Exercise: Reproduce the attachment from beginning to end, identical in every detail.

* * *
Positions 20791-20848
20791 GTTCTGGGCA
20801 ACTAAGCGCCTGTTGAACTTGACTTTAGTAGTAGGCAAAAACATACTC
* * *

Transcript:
Positions 20791-20848
20791 GTTCTGGGCA
20801 ACTAAGCGCCTGTTGAACTTGACTTTAGTAGTAGGCAAAAACATACTC